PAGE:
Come April, as the lengthening day began to utterly banish the night, those travels took me to the Northwest Alaska village of Point Hope for a three month stay. There, I ventured out onto the very edge of the shorefast ice of the Chukchi Sea with Iñupiat Eskimo whale hunters. Even there, in the tents of the hunters, the kitten returned to haunt my dreams.
I stayed three months and then, finally, it was time for me to return to Wasilla, to my wife and children. On the night of July 2, I spent my final night in Point Hope, not in a tent but a construction camp turned village hotel. Even then and there that kitten came. I was greatly disturbed, for I, Grahamn Kracker, Alaska bush pilot and photographer of whales and hunters, was not a man to be wasting valuable dream time upon a kitten. If I had to dream about a kitten, then I should at least dream that I was scolding it, shooing it away, kicking dirt at it. Certainly, in no dream should I have been charmed by it - yet I was charmed.
Disturbed, I awoke from the dream for the final time. It was a bit past midnight. I sat up in bed, pushed back the curtain and looked outside to see the sun gliding low over the horizon directly to the north, over the broken ice that still floated in the Chukchi Sea.
Come morning, I rose groggily and unrested from bed. I packed my gear, accepted a ride from the son of the whaling captain who had hosted me on the ice, and went to my airplane, which I called the Running Dog. As I did the preflight, I climbed atop the big, fat, bush-plane tires to inspect the top of the wings. I was both shocked and angered to see a series of holes poked through the aircraft fabric, each about one foot apart. The holes ran from one wingtip to the other. I wondered who would have done such a thing, and how. And then I saw, on one wing tip, a big pile of raven poop.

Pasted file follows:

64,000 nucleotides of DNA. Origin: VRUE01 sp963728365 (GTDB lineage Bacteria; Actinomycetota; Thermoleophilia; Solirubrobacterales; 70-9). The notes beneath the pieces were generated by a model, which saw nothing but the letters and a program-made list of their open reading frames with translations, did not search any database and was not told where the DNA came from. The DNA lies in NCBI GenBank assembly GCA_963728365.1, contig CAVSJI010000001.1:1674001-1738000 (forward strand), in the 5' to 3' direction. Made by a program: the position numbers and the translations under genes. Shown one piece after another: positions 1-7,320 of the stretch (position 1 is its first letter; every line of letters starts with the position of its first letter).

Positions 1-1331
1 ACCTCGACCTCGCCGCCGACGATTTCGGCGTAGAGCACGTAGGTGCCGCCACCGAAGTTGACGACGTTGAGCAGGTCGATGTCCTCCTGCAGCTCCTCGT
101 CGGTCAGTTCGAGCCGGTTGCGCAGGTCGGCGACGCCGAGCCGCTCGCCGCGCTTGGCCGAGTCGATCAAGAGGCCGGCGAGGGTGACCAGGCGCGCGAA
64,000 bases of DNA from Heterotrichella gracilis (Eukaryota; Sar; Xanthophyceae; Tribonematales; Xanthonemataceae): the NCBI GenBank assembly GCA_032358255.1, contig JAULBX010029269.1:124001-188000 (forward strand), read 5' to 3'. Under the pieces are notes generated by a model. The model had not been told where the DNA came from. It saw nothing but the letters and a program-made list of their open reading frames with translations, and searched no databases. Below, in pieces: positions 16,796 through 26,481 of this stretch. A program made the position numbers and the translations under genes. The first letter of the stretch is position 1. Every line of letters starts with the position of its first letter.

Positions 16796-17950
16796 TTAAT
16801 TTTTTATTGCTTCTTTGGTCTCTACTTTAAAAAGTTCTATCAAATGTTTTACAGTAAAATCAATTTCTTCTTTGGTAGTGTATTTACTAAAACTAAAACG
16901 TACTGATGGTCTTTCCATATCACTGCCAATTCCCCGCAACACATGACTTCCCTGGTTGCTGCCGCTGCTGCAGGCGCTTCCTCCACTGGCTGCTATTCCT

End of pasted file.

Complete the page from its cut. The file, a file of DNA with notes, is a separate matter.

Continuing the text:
The vandal had left his signature.
I pulled a roll of duct tape out of the airplane, patched the holes, climbed into the cockpit, fired up the engine, rolled onto the runway, shoved the throttle forward. The little airplane roared toward the sea, then lifted into the air over it. I turned to the southeast, flew low over the beach, wagged my wings at a group of friends who had gathered to wave goodbye, then climbed to 2000 feet and pointed the nose of the Dog in the direction that would take me home.
What I did not know was that I had pointed the dog at a kitten, a kitten that had taken shelter in the woods behind my Wasilla home.
I met this cat during that trip to Point Hope, but I was not thrilled. To illustrate how dense I was at that time in regards to cats, I will tell you that this cat lived with another, a Tortoise Shell. Yet, I did not photograph the Tortise Shell, even though I saw it many times when I had my cameras in hand.
I did not then believe a cat to be a worthy photo subject in and of itself. The only reason that I photographed this cat, Jets, is because he imposed itself upon the scene as I photographed the woman who, many years earlier, had rescued the kitten Jets from the Florida tide pool in which she found him drowning.
The very next day, Connie moved to Alaska, where she fell in love with an Eskimo whale hunter named Steve. I became good friends with both. I was with Steve when he shot the seal that Connie butchers above. Had not Jets poked his head through the window, I would have flown away from Point Hope without taking a photo of a single cat.
That is how dense I was.
Jets has a big story. I will tell it one day.
Tomorrow: How the Kracker Cats came to be, Part 2: A kitten steps out of a dream